"The 'Maurerschulen' (Brick Mason Schools) at Auschwitz"
(Conferences / Seminars / Lectures)
Presenter: Kenneth Waltzer, Professor Emeritus, James Madison College, Michigan State University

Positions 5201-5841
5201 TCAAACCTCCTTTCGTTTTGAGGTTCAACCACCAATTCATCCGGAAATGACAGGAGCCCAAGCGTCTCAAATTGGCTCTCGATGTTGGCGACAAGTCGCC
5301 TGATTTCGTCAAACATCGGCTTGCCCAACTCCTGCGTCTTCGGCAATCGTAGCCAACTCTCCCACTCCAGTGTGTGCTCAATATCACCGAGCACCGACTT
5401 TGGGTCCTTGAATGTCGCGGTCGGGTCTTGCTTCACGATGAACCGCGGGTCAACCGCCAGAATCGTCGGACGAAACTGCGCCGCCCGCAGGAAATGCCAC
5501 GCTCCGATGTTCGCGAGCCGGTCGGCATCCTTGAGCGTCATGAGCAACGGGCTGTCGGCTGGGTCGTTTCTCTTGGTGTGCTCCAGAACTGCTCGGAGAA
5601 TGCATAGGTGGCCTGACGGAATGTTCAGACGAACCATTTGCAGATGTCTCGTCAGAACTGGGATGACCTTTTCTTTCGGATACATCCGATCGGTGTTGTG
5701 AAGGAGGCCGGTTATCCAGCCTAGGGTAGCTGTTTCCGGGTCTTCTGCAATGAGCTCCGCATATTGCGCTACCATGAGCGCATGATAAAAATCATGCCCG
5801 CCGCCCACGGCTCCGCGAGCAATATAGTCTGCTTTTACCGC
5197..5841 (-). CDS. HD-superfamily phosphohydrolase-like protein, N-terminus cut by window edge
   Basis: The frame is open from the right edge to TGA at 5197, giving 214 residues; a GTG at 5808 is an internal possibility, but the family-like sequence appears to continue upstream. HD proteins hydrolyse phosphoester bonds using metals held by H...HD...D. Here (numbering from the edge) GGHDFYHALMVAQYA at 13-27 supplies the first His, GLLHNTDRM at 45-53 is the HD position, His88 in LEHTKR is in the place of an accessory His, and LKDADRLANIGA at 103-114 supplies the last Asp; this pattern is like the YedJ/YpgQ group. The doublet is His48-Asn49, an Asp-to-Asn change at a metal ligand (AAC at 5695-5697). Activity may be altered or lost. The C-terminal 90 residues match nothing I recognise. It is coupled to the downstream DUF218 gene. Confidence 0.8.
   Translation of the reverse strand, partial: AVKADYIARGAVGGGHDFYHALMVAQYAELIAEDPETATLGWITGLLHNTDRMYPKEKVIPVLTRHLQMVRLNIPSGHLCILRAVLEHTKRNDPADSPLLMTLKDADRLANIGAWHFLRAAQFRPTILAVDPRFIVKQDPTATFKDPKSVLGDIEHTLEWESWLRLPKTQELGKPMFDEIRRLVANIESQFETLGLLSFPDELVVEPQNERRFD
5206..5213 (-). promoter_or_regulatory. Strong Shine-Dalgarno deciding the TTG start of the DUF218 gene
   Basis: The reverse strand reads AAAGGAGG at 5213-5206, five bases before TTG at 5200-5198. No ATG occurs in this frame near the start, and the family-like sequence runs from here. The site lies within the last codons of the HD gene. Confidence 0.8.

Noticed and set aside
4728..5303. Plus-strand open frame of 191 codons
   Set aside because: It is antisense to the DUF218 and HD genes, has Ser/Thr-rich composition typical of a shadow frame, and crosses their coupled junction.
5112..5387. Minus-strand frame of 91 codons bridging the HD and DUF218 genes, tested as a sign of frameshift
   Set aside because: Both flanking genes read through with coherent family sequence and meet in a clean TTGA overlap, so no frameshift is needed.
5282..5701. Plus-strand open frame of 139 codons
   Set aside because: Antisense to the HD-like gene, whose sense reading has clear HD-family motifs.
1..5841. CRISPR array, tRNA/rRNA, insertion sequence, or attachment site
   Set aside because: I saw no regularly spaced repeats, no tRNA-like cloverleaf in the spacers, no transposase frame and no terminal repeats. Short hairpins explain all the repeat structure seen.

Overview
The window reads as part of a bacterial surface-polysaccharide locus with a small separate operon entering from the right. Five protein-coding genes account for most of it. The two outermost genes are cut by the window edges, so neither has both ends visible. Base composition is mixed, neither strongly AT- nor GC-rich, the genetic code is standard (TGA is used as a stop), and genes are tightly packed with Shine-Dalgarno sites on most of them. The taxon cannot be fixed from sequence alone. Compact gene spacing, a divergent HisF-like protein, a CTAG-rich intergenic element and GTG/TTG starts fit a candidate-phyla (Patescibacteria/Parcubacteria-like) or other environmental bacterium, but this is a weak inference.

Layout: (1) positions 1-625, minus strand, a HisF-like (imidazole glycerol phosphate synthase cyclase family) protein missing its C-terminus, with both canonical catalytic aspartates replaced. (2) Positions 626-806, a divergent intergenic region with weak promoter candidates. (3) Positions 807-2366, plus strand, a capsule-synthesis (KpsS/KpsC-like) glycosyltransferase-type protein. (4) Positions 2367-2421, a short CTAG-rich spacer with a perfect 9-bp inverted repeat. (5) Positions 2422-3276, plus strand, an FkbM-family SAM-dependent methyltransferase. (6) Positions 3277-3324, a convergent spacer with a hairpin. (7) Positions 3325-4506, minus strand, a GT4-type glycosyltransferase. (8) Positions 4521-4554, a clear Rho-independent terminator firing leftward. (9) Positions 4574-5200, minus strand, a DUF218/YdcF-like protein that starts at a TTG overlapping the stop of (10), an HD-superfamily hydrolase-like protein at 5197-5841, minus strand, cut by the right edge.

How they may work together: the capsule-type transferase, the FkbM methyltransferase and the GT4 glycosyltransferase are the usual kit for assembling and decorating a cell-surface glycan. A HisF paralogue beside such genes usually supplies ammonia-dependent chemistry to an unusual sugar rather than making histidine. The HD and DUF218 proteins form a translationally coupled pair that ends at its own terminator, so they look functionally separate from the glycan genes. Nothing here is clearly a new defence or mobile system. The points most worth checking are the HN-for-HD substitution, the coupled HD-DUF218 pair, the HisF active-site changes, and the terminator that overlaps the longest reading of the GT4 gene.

There were "Maurerschulen" (brick mason schools) inside Auschwitz, where boys and young men selected for work were trained as brick masons. A Maurerschule existed from 1942-44, and trained hundreds of prisoners, who were then assigned to bricklaying and construction units in the Auschwitz complex. A famous prisoner watercolor drawn of the Maurerschule says in German: "It saved hundreds of children's lives." Professor Waltzer's presentation, based on original research in oral testimonies and memoirs by former inmates as well as some interviews, explores whether the Maurerschule was a haven and refuge, offering asylum to young prisoners, or a school for critical skills and credentialing that helped some survive in the Nazi camp universe, or just another space in Auschwitz, with prisoners subjected to selections, medical experiments, and unyielding Nazi terror. How did those who survived and later recalled it view it in retrospect? Co-sponsored by James Madison College and the Center for European, Russian, and Eurasian Studies.